she gets fat. she feels tired

Many women wear several hats on any given day. They may be a mother, partner, wife, daughter, sister, pet parent, friend, volunteer, employee — the list goes on and on. While many of these women may report they are busy, happy and fulfilled, they are equally likely to tát say they are exhausted much of the time.

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“As parents, spouses, caregivers and professionals, women are commonly prone to tát fatigue,” says Dr. Catherine Sundsmo, a board-certified family medicine doctor with Sharp Rees-Stealy Medical Group. “We typically have commutes, 40-hour-plus work weeks, children, aging parents and the responsibilities of managing a household. Fatigue is a very, very common symptom that I see in my female patients.”

According to tát Dr. Sundsmo, the demands women place on their bodies are often greater phàn nàn the care they give them, leading to tát fatigue. And when fatigue is chronic, it can feel lượt thích a never-ending cycle.

Why women feel fatigued
“Fatigue can be triggered by a stressful sự kiện, a temporary illness, insomnia, lifestyle changes, our job or our families,” Dr. Sundsmo says. “It might cause you to tát feel overwhelmed, mentally and physically exhausted, joint and toàn thân pain, unable to tát concentrate, irritable or depressed, and can even lead to tát sugar cravings.”

However, once women — along with their doctors — rule out a serious medical condition, which often can be done by collecting a basic medical history, a physical and blood work, Dr. Sundsmo ensures that the problem becomes relatively simple.

Here, she tackles the five most common reasons women feel fatigued and shares how to tát combat them.

  1. Inadequate sleep
    Sleep regulates hormones, particularly melatonin. Adults need seven to tát nine hours of restful sleep per night. Women’s quality of sleep can be compromised by several factors, including caffeine, chronic pain, stress, hot flashes, electronics, and thrashing or snoring partners.
    “The solution is good sleep hygiene,” Dr. Sundsmo says. “The bedroom is for two things only: sleeping and sex. Eating, studying, working, watching TV or using electronics all need to tát be done in another room.”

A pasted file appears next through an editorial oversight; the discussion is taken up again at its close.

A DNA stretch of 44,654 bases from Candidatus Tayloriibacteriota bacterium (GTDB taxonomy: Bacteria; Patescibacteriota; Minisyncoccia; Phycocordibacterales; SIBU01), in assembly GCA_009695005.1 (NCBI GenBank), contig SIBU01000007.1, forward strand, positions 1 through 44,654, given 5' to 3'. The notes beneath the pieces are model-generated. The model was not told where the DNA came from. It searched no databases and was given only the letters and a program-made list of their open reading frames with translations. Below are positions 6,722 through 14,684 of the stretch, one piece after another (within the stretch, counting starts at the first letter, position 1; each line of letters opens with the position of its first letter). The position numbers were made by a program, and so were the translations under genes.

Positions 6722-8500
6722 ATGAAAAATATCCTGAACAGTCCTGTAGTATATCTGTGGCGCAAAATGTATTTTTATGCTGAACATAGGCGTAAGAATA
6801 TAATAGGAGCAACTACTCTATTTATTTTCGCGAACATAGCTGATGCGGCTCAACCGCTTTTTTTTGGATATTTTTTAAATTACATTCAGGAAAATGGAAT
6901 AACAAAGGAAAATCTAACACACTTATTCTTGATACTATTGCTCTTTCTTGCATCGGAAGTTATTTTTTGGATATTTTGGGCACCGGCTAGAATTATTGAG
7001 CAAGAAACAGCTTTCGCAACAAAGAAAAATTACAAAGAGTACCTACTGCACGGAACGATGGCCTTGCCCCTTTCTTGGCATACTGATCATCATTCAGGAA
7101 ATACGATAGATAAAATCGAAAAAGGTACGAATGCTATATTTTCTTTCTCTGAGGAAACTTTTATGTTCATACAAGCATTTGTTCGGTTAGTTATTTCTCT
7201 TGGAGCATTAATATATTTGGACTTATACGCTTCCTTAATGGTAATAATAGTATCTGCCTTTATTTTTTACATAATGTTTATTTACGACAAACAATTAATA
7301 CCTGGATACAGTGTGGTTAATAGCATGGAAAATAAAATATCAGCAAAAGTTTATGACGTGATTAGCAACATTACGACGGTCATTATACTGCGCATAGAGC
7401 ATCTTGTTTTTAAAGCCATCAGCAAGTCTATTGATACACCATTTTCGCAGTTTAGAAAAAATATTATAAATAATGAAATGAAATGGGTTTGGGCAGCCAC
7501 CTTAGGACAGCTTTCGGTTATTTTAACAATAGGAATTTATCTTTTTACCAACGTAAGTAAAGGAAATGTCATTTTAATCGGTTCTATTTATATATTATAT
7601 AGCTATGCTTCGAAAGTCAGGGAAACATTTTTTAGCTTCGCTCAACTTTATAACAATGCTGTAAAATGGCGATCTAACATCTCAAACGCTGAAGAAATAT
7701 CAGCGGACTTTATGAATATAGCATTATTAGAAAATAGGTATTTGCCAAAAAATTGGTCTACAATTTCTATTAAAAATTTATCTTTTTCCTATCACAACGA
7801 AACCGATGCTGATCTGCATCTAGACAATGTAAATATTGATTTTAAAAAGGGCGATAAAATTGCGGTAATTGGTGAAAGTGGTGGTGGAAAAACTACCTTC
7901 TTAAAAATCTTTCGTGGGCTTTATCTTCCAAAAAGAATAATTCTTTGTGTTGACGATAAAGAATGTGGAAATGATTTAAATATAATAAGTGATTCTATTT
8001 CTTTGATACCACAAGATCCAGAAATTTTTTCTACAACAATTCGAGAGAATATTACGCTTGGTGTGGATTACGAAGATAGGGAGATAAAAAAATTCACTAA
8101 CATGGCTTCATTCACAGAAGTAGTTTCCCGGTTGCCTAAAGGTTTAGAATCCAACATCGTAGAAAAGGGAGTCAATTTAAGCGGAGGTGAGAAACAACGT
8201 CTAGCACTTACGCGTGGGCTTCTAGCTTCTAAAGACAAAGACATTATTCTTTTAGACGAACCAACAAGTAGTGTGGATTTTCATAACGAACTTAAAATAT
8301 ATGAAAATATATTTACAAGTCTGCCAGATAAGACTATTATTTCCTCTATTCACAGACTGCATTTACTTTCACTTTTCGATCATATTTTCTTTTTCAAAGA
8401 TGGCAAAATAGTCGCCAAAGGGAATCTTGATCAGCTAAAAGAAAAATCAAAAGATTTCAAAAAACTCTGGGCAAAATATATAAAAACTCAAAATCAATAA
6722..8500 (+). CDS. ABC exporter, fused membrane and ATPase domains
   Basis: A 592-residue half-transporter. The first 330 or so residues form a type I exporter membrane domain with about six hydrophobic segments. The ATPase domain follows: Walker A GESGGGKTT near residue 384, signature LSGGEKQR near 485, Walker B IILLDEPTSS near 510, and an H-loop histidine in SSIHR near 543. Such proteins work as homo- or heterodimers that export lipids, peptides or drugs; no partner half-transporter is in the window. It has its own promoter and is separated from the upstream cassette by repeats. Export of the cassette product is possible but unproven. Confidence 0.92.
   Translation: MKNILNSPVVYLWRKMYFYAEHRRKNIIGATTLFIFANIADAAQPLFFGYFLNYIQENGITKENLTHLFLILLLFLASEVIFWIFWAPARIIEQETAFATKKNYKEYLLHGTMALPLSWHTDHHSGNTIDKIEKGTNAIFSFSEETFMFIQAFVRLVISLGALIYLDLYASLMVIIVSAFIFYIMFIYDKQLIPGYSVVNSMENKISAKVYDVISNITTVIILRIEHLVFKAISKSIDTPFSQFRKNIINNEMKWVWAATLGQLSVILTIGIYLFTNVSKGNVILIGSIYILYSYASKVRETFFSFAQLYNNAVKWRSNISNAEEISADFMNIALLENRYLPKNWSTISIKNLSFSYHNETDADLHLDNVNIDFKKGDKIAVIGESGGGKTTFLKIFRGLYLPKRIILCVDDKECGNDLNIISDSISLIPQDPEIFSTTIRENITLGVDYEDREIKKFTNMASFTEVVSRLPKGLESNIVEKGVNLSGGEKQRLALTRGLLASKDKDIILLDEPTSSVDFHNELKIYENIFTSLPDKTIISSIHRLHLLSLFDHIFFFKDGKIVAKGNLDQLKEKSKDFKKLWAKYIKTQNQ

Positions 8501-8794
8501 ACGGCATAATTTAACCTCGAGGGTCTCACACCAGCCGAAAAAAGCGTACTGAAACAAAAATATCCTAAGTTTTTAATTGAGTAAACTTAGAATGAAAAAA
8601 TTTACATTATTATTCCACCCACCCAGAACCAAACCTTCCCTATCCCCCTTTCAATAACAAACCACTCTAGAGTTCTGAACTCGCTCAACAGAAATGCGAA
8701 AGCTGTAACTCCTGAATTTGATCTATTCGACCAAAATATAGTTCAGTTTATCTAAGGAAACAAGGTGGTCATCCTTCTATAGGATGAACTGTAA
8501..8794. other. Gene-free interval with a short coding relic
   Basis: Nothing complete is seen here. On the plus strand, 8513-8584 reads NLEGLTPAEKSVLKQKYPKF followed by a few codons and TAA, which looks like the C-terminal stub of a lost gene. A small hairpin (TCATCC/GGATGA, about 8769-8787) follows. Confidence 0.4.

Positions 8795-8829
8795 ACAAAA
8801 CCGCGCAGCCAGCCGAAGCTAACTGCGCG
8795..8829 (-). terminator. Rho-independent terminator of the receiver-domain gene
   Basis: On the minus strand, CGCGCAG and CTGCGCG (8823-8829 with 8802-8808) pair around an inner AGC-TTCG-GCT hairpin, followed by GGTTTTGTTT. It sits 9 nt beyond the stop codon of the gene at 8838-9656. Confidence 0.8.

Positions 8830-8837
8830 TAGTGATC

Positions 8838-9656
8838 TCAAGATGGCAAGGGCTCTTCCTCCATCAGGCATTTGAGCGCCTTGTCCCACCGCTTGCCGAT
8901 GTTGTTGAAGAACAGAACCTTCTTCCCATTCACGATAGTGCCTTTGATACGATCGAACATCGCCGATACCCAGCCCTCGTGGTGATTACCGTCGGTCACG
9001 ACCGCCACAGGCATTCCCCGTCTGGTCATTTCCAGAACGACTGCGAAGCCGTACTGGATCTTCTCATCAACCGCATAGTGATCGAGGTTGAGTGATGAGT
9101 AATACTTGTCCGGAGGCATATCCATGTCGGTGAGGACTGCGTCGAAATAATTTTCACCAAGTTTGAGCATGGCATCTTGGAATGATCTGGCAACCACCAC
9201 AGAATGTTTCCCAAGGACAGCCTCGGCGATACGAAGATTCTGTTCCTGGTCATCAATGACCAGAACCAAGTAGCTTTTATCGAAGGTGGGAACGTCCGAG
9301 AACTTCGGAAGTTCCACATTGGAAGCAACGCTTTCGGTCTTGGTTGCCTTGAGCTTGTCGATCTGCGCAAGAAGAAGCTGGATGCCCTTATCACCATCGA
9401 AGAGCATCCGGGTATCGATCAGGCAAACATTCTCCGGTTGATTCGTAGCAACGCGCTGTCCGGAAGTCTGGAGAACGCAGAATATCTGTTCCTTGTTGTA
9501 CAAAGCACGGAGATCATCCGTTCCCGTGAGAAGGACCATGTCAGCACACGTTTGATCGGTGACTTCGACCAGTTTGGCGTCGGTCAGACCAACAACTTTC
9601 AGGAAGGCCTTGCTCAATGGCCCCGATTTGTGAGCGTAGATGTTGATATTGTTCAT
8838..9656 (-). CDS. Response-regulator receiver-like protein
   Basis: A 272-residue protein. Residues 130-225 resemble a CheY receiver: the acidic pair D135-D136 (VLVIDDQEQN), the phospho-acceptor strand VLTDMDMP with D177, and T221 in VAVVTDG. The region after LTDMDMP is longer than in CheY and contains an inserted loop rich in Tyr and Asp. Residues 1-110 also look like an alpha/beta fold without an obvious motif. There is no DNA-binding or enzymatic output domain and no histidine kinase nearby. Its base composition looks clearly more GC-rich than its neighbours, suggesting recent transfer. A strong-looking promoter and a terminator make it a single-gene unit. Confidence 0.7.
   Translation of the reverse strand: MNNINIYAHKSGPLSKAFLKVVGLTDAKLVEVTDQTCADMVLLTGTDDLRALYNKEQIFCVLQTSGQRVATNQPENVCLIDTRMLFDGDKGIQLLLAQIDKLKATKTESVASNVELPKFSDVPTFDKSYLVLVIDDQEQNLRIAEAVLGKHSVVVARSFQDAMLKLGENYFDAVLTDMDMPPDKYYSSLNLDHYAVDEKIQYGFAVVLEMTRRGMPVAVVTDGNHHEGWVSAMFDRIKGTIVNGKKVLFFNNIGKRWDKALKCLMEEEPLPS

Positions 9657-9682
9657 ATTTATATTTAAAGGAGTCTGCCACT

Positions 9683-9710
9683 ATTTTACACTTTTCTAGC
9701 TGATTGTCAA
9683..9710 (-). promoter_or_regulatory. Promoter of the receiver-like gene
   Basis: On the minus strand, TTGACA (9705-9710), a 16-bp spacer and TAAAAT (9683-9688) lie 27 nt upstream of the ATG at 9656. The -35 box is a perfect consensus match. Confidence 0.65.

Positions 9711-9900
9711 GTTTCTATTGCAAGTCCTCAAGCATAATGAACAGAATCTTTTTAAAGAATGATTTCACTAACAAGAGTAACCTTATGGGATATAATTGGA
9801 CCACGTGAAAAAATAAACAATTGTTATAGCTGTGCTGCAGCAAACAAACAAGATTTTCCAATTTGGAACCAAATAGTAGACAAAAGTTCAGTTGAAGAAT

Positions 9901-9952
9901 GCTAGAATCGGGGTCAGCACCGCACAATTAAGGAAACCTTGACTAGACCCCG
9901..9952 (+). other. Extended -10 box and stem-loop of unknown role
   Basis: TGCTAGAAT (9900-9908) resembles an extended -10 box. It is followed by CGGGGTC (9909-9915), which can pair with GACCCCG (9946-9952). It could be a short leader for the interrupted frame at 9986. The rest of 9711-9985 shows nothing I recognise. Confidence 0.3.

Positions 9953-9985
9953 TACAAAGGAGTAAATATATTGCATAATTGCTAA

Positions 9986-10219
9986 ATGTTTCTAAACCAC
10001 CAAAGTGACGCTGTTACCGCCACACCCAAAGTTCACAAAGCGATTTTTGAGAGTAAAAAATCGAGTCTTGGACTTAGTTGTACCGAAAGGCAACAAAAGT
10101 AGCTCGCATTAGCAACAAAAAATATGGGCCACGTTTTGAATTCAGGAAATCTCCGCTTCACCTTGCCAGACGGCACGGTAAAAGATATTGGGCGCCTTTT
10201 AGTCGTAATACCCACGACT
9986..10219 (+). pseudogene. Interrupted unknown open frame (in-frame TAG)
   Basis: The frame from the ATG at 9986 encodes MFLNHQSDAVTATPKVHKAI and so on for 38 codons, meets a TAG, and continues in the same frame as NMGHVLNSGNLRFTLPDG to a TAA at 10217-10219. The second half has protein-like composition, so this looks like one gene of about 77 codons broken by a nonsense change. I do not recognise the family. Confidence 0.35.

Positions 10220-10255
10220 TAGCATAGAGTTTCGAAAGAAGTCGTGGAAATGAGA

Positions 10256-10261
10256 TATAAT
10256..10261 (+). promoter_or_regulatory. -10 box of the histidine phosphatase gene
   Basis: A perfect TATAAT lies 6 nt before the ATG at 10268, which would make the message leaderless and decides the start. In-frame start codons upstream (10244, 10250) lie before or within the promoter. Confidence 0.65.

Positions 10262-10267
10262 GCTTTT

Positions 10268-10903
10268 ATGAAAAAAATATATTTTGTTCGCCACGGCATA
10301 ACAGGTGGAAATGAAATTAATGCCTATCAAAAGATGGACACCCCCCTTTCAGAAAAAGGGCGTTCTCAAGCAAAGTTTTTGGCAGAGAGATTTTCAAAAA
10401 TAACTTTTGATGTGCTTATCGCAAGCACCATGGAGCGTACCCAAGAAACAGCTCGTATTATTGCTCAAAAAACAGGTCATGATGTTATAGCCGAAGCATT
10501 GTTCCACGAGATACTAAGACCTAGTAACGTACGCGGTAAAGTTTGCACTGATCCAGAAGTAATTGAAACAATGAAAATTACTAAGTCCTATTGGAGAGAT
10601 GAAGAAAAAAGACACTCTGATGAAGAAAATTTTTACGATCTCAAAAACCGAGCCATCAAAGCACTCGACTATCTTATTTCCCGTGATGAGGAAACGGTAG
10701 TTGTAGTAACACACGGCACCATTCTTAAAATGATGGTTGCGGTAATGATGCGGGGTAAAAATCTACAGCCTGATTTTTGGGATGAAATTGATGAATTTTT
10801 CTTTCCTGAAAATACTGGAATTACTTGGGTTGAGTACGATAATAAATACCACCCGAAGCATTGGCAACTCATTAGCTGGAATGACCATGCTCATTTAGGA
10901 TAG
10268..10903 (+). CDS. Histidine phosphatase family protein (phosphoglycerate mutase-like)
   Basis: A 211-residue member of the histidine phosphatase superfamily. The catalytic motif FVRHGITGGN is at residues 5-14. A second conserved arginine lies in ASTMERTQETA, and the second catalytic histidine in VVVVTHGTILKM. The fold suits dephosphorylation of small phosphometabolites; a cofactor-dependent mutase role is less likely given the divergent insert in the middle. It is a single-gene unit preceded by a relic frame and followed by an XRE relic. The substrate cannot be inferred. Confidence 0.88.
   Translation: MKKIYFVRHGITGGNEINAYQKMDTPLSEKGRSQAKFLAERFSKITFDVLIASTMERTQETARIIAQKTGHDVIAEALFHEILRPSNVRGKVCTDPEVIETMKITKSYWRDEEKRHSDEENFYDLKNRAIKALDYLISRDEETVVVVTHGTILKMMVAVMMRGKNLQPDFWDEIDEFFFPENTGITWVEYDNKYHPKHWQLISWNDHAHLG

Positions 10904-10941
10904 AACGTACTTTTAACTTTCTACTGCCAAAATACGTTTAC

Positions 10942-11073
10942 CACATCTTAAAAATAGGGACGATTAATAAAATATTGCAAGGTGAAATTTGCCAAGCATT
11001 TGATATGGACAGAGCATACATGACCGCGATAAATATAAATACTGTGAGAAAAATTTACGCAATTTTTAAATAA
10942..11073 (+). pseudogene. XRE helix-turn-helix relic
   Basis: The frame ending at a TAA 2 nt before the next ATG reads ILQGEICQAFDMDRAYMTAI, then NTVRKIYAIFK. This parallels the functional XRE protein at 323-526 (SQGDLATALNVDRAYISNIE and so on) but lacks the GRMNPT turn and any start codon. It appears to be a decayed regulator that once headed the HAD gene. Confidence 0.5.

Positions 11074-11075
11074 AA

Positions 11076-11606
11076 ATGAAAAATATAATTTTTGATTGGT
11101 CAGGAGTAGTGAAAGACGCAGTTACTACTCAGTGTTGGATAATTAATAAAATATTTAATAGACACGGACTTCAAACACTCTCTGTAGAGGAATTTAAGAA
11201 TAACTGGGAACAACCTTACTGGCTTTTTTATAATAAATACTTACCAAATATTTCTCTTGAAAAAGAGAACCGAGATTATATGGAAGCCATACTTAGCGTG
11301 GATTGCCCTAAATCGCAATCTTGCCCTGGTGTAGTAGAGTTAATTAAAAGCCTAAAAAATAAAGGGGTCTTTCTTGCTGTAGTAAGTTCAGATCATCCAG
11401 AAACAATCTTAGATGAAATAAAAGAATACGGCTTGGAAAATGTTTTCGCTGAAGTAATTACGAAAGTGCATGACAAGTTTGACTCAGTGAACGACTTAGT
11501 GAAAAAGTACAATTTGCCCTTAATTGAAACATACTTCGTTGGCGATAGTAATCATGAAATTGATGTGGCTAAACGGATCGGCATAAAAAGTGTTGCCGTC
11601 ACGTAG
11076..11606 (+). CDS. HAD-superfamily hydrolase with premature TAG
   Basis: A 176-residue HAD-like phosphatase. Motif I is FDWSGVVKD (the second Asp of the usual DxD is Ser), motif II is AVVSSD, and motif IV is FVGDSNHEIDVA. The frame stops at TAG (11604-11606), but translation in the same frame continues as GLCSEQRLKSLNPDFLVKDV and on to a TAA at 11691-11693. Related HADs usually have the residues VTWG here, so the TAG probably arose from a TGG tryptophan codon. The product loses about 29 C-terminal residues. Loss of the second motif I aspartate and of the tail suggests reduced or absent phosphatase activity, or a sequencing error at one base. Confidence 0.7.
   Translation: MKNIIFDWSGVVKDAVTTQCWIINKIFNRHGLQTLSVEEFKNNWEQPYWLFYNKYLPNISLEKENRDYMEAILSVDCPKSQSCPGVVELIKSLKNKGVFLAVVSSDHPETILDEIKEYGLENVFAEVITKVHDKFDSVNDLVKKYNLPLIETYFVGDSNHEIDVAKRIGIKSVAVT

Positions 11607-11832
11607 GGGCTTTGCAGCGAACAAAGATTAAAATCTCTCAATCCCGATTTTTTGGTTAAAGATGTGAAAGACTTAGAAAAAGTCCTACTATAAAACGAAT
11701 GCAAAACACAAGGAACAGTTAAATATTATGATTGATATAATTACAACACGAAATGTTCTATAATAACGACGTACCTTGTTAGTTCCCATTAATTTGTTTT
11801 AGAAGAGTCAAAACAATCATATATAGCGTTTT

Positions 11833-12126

2. Not enough exercise
    Long periods of inactivity can increase the feeling of fatigue. Movement boosts the metabolism and energy levels. It also improves circadian rhythms, reduces stress hormones and helps to tát change toàn thân composition by increasing muscle and reducing fat.
    “Did you know that those of us who exercise crave healthier foods?” Dr. Sundsmo asks. “It’s true. I recommend that you take 10,000 steps per day or vì thế 30-plus minutes of cardio five or six days a week.”

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    Poor diet
    It can be hard to tát have good nutrition in a fast-paced lifestyle. Women’s busy schedules and limited time can lead to tát irregular or skipped meals, which can cause binge-eating along with carbohydrate and sugar cravings. Unfortunately, missed meals and a high-carb, high-fat diet can lead to tát insulin resistance and deficiency, iron and Vi-Ta-Min D deficiency, acid reflux, diabetes and poor sleep quality.
    “We all need protein and complex carbohydrates to tát sustain our energy levels,” says Dr. Sundsmo. “We need well-balanced diets with vegetables, fruits and natural, unprocessed foods for valuable vitamins and nutrients.”

  4. Weight issues
    While doctors know that poor sleep habits can contribute to tát weight gain, it appears that excess toàn thân fat may also affect the quality of sleep. Belly fat produces proteins that trigger inflammation, which interferes with the body’s normal processes. Obesity is also associated with sleep apnea, which can contribute to tát a poor quality of sleep.
    “The solution to tát fatigue is not always a quick fix,” Dr. Sundsmo says. “It often requires lifestyle changes and a lot of hard work.”

  5. Stress
    Depression, stress and anxiety can directly cause fatigue, as well as lead to tát poor sleep quality, thus also causing fatigue. Fatigue often has an emotional component. Emotional stress causes higher levels of cortisol — the body’s stress hooc môn — which can lead to tát physical effects, including weight gain, inadequate sleep, a weakened immune system and poor long-term memory.
    “Your instinct may be to tát ask for a sleeping agent to tát help you fall asleep,” says Dr. Sundsmo. “However, the true treatment for emotional stress is often multidisciplinary — relaxation techniques, exercise, alternative techniques such as meditation or mindfulness, and when appropriate, medication.”

Dr. Sundsmo suggests that women speak with their doctors about fatigue. As long as no single medical condition is determined to tát be causing the fatigue, they will often recommend that women lose weight; exercise more; reduce stress; eat a well-balanced, healthy diet; and get regular sleep. And while that list may seem daunting, it really is basic self-care that everyone should be practicing.

“As always, having a trusting, continuous relationship with a primary care physician and giving your toàn thân the tư vấn it needs is your best resource and treatment plan,” she says.

To learn more about nutrition and diet, how to tát manage stress, or to tát find a Sharp fitness class, explore our health classes and events.

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